To add variety to the blog and to offer a fresh perspective from our visitors, we are inviting guest bloggers to write posts describing their visits and thoughts while at the Reserve. The guest blog is brought to you by M.L. Christmas about her recent experience trying out Gyotaku for the first time. Enjoy! (Johanna Hripto, DNERR Assistant Education Coordinator & Blog Editor)
Return of the Gyotaku (Or, All the Fish That’s Fit to Print)
When reporting for volunteer-duty at the St. Jones Reserve’s Visitors Center, on National Estuaries Day 2016, I was met, going out the door, in the opposite direction, by an adult carrying aloft a fresh sheet of art paper festively daubed in bright colors of a generally fishlike shape…but with no little kid(s) trailing alongside. That was all I needed to see to know that the mysterious, elusive Gyotaku was lurking inside, ready and willing to engage with all comers.
Those of you who are regular readers of this blog know it was in the research lab at the St. Jones Reserve, last year, that I conquered the harrowing kid-skills pop-quiz consisting of blunt-nosed scissors, school paste, and construction paper. When I rounded the corner into the lab the other day, I found myself face-to-face with an art-based smack-down-style rematch of epic proportions. I knew this day would come.
One of the lab stations had indeed been set up for the family-friendly activity called Gyotaku, the Japanese art of “Fish Printing” about which Maggie Pletta (DNERR Education Coordinator) and Colleen Holstein (DNERR Administrative Assistant) had so tantalizingly spoken, during an Education Volunteer Training session.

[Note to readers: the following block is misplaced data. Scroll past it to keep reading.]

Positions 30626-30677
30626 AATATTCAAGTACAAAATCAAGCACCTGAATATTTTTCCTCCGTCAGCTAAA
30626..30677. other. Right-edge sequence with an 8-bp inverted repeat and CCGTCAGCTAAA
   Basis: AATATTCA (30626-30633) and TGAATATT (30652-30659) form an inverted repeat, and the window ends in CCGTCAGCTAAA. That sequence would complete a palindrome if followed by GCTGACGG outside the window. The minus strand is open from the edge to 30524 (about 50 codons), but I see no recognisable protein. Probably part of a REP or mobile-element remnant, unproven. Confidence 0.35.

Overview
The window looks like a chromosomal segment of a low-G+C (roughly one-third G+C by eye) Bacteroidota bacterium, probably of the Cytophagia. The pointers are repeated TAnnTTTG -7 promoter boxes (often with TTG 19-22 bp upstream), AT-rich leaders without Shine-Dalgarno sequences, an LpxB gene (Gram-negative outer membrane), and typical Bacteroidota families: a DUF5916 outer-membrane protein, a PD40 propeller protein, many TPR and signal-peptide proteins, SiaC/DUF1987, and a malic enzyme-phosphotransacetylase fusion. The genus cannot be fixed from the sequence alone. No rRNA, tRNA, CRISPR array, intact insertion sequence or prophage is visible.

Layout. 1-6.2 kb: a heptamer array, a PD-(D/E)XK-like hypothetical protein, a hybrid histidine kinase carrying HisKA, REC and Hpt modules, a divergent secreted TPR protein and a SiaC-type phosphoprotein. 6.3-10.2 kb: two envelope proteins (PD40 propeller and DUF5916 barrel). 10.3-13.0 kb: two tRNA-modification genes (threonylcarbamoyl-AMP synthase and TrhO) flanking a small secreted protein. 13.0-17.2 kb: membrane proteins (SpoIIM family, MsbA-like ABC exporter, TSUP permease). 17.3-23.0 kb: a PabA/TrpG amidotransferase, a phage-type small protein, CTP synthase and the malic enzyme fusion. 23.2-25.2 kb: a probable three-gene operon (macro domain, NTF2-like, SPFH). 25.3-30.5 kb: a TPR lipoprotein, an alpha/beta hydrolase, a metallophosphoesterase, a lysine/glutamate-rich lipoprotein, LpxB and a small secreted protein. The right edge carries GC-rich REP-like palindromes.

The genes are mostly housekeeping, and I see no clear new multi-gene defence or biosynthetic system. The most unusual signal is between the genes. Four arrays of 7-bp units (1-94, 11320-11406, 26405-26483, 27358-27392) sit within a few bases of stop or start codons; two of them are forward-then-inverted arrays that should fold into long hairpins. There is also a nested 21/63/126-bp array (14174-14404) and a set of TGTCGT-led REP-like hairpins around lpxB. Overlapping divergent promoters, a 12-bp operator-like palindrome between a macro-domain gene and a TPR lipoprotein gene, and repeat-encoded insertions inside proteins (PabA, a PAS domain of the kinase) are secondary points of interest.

Fortunately for me, the only smacking-down being done was that of my selected, slathered art-subject against a bright rectangle of art paper: a rubber manta I had carefully daubed with sponge-tipped paintbrushes of assorted water-soluble paint colors. Afterward, a quick rinse of the art-model in a lab sink, then a gentle pat dry, and you are good to go — out to your car to set your paper-and-paint creation on the back seat to dry.
The tradition in Japan is to use an actual fish and inks or pigments. Information about this can be found online, and the results can be nuanced and quite spectacular. For a more convenient, more environmentally friendly version of Gyotaku, one can purchase a collection of rubber sea-creatures, manufactured specifically for this purpose, from the major art-supply houses. DNERR’s selections included a starfish, the aforementioned manta, and several species of fish.
“Fish Printing” at DNERR is the equivalent of tracing around your hand to make an image of a Thanksgiving turkey. It really is goof proof! And here’s the best part: The finished product will actually look like something! Mine, I decided, looks like a manta “hurricane” — if hurricanes had swirling arms of blue glitter around a vortex of limes and bananas.
The online Gyotaku tutorials are not without interest, however. There, one learns about the traditional artist’s soapstone signature-block known as the hanko, a symbol-rich insignia personal to the artist that’s inked and then applied to the corner of each finished piece. My hanko would be a stylized River-Tree-Sun-Field-Mountain. A lot going on in that signature block, if those things could somehow be squeezed in. If I ever find a piece of soapstone to carve, I will give it a try and will let you know.
Meanwhile, when at DNERR, don’t shy away from creating your own Gyotaku if the opportunity is offered. It’s all the fish that’s fit to print! And once you have vanquished your chosen foe in this table-top smack-down tourney, then consider adding, no, not your “John Hancock” ‑‑ though that’s fine also — but your personal hanko. You will be so proud! The estuary will smile upon you, too!
Text and photos by M.L. Christmas
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M.L. Christmas, MSM, is a freelance writer/editor living in the Dover area. She is a longtime member of Delaware Press Association and the National Federation of Press Women. Her approach to nature writing, she says, is part Henry David Thoreau and part Dave Barry.